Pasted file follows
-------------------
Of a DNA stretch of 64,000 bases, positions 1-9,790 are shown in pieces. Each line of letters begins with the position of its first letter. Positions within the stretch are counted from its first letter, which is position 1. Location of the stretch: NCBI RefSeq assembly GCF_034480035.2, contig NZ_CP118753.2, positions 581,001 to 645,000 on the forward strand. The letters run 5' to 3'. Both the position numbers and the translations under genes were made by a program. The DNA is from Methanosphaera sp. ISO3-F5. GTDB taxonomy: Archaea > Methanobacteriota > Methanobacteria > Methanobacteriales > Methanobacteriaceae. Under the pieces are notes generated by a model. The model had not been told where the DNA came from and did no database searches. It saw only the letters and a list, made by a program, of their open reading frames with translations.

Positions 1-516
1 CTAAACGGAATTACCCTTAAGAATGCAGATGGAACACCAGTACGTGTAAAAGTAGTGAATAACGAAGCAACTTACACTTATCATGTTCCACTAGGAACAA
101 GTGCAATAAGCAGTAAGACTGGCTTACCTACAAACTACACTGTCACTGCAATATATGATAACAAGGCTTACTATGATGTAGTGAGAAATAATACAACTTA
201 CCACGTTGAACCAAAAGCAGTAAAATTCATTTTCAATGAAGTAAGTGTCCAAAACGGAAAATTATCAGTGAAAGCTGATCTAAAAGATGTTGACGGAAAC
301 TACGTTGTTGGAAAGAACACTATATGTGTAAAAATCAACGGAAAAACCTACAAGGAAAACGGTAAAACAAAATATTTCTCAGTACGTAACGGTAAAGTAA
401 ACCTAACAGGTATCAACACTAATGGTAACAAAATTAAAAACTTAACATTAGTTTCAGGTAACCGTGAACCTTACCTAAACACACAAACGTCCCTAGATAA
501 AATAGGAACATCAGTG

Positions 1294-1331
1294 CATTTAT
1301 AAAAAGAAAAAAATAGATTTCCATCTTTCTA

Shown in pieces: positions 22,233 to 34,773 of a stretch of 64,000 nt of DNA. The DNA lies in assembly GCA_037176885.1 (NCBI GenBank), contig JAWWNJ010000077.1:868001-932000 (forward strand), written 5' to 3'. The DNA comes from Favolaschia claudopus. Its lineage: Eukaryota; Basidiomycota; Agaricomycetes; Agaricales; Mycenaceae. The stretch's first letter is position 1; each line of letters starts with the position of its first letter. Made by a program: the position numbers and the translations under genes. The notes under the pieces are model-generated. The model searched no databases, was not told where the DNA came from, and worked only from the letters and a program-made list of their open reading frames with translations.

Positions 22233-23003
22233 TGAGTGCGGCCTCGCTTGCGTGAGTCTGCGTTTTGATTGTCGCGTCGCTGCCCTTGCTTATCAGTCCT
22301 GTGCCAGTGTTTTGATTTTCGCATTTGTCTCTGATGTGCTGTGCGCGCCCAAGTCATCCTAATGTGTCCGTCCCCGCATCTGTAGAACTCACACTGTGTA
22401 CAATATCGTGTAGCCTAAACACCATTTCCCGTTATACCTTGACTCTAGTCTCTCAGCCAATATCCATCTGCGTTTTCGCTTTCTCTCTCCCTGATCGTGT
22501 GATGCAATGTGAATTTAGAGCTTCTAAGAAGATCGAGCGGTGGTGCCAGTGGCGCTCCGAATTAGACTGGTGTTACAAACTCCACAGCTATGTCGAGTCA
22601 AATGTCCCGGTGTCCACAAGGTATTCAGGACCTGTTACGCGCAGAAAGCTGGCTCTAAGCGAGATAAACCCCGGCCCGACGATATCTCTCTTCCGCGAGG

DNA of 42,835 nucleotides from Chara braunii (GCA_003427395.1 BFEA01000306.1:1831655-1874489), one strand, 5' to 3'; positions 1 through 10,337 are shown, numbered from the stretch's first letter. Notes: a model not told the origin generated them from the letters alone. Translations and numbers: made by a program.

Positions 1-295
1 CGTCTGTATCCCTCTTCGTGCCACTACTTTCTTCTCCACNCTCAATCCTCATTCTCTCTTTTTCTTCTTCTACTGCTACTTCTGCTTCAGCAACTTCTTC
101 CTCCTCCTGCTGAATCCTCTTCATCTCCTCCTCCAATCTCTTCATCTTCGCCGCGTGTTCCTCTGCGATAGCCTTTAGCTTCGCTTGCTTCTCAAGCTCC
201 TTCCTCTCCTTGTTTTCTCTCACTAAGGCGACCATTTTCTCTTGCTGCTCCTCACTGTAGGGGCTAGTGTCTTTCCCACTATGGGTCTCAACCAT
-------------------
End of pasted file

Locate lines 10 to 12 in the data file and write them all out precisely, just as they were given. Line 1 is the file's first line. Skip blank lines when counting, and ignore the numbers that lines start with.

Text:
1294 CATTTAT
1301 AAAAAGAAAAAAATAGATTTCCATCTTTCTA

Shown in pieces: positions 22,233 to 34,773 of a stretch of 64,000 nt of DNA. The DNA lies in assembly GCA_037176885.1 (NCBI GenBank), contig JAWWNJ010000077.1:868001-932000 (forward strand), written 5' to 3'. The DNA comes from Favolaschia claudopus. Its lineage: Eukaryota; Basidiomycota; Agaricomycetes; Agaricales; Mycenaceae. The stretch's first letter is position 1; each line of letters starts with the position of its first letter. Made by a program: the position numbers and the translations under genes. The notes under the pieces are model-generated. The model searched no databases, was not told where the DNA came from, and worked only from the letters and a program-made list of their open reading frames with translations.